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Why it's important for art to be accessible

Why it's important for art to be accessible

Artist Jason Wilsher-Mills shares his experience of designing a sculpture for London's first step-free art trail and reflects on the importance of accessibility in the art world

Earlier this year I was asked to design a Morph sculpture for London’s first step-free art trail in collaboration with Aardman and Whizz-Kidz, the UK’s leading charity for young wheelchair users. It was an offer I couldn’t possibly turn down, given the trail is a way to increase public awareness about the need for young wheelchair users to be mobile, enabled and included in society, through the power of art. It was something that seemed extra important to me, given art isn’t always something that has felt accessible to me as a working-class disabled person. 

I was born in Wakefield, West Yorkshire, in 1969 into a large, working-class family, of eight. I was the youngest of eight children. Mum was a housewife and Dad worked as a boiler man. We never had much money, so pursuing hobbies was difficult, but regardless of the lack of money, Mum and Dad always ensured I had something to draw with and something to draw on.

"Art isn’t always something that has felt accessible as a working-class disabled person"

My earliest memories involve me sat in front of the open coal fire, in that busy house, and just losing myself in drawing.

I was able-bodied until the age of 11, when I caught chicken pox badly, and both the virus and my white blood cells caused me to be paralysed from the neck down. I was in hospital for a year and had to have 24-hour care throughout my teenage years

I lived in my head during those years, and it was at this time that I learned to escape through art. Fortunately, I recovered enough to go to art college, and this was the start of my life as an artist

Because of my disability and my feelings of inadequacy as a working-class person, I felt that I could not be a professional artist, so after graduating I drifted into teaching, and then management.

Jason Wilsher-Mills artist - the importance of making art more accessible

Jason Wilsher-Mills

It was not until my early thirties that my disability made working in education nine-to-five too difficult for me, and I had what I call my "Hagrid moment". I was ill, on morphine and one of my artist friends said to me, "Jason, you are not a manager, you are an artist. However hard life is now, you can paint your way out of it."

I said, "I can’t paint," due to my disability, and he advised me to get this new gadget called an iPad.

I took his advice and purchased an iPad on December 27, 2011, and it changed my life. The art poured out of me, like a torrent. Things moved so quickly that after just four months, I had my work shown in a group show in America.

Falling back in love with art

As a disabled person the digital tablet was an incredible asset, as I was able to work anywhere, at any time. It was small, but it fitted a whole studio of work inside and if I was having a bad day I would work from bed. It revolutionised the way that I worked and made art.

The themes of my work, even all those years ago, was my personal experiences as a disabled person, my childhood, aspects of popular culture and disability activism. Right from the start I did not want to make "shouty" art, but rather chose the route of imagining that I worked for The Beano, and they had commissioned me to create PG-rated high art about what it was to be disabled in the 21st century. In fact, when asked what my work was about, I would simply answer, "It’s The Beano meets I, Daniel Blake."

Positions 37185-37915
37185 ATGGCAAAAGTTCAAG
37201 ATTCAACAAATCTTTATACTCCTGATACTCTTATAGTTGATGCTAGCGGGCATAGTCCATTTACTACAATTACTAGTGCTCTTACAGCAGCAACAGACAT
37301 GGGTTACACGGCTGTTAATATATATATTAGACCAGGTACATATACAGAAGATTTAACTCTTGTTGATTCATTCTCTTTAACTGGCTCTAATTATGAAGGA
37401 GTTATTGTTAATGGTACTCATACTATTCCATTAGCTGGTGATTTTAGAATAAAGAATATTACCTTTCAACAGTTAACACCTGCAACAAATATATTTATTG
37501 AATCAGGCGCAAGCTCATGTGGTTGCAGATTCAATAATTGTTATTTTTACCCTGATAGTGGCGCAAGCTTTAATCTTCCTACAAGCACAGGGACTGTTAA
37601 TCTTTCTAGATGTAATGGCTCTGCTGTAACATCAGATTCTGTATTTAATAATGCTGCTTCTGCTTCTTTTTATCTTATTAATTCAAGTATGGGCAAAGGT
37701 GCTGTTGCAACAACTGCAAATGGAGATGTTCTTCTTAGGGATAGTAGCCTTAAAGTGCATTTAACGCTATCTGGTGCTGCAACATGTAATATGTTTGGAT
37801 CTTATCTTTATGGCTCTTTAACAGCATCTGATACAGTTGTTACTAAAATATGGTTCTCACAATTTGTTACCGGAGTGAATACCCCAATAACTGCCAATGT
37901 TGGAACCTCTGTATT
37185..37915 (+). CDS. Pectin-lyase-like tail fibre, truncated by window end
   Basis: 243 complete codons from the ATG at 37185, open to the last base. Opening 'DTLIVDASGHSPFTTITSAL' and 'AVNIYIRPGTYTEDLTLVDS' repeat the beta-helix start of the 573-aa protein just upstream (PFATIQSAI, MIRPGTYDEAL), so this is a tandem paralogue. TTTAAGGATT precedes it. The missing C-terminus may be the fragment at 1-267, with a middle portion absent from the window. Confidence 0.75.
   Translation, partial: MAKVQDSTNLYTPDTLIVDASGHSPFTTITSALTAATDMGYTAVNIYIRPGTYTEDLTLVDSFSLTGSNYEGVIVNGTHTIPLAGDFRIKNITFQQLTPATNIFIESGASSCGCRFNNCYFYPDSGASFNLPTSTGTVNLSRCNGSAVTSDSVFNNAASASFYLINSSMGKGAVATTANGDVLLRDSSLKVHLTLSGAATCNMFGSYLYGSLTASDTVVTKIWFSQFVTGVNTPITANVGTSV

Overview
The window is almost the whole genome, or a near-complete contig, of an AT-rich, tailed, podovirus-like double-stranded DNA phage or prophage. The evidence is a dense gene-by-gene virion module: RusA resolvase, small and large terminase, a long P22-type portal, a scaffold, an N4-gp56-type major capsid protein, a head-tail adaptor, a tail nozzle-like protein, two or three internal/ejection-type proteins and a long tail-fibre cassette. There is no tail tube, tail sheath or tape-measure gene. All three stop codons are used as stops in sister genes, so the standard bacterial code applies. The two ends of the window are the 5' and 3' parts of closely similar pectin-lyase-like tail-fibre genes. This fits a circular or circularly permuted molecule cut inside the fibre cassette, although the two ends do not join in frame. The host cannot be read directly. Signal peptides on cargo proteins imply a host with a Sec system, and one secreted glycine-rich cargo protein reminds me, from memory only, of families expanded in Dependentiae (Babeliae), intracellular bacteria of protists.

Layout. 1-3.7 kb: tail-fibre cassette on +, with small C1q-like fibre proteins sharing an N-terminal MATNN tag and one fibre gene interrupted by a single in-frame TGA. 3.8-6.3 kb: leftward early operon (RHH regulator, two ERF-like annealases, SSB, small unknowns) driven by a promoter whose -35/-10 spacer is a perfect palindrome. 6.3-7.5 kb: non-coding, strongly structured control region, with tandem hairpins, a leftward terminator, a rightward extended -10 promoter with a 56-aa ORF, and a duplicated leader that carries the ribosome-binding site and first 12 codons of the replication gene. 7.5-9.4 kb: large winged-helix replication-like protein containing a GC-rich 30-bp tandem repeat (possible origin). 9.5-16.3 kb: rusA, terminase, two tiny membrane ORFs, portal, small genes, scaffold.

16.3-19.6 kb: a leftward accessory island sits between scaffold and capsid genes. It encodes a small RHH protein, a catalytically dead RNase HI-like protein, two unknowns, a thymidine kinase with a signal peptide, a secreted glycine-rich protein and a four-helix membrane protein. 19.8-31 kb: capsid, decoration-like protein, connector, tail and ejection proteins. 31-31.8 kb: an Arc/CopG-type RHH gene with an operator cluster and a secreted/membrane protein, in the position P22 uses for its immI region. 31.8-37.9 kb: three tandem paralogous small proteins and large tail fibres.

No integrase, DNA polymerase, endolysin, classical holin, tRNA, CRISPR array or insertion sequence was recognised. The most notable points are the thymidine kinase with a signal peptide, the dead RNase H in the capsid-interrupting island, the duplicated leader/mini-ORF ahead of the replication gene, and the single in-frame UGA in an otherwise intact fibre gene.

"When asked what my work was about, I would simply answer, 'It’s The Beano meets I, Daniel Blake'"

So the work was accessible, as it resonated with the viewers' own childhood memories, whilst challenging them with difficult concepts, such as equal access to toilets. I call this my "Trojan Horse" method; people are drawn in by the bright psychedelic colours and humour, which means I can then release my "soldiers of activism" into their minds, so they must consider some of the serious issues I am raising.

Using the iPad opened a whole new world of possibilities, as I was effectively creating art digitally, which meant that those same digital files could be used to create 3D prints, fibreglass/bronze sculptures, and even huge inflatable sculptures. I was also able to create augmented and virtual reality games, apps and experiences.

Jason Wilsher-Mills' morph for the Morph Art Trail London

Jason Wilsher-Mills' Morph for the Morph Art Trail

All of this led me to work with groups of disabled people, both in the UK and as far as Japan, so I could use these tools to make art about the stories I was being told. I was not giving them a voice, but rather it was them who gave me a voice, so that I could make public art about disability. Ultimately, I hoped this art would change policy and public perceptions. This has now become a "movement" which I call "Jason and his Argonauts".

"I am incredibly proud to be part of the first fully accessible, step-free, sculpture trail"

When I was approached to work with Whizz Kidz and Kids Industries to be part of the Morph Sculpture trail I was immediately drawn to it, as it would give me an opportunity to extend my "argonauts" universe through working with young disabled people, who I delivered an online workshop with, and they helped me design the Morph for the trail. I am incredibly proud to be part of the first fully accessible, step-free, sculpture trail. I love the thought that thousands of disabled people will be able to take part and enjoy the wonderful art on show, and know it is a celebration of them and their lives.

You can see Jason's work here.

Cover image: Andy Newbold

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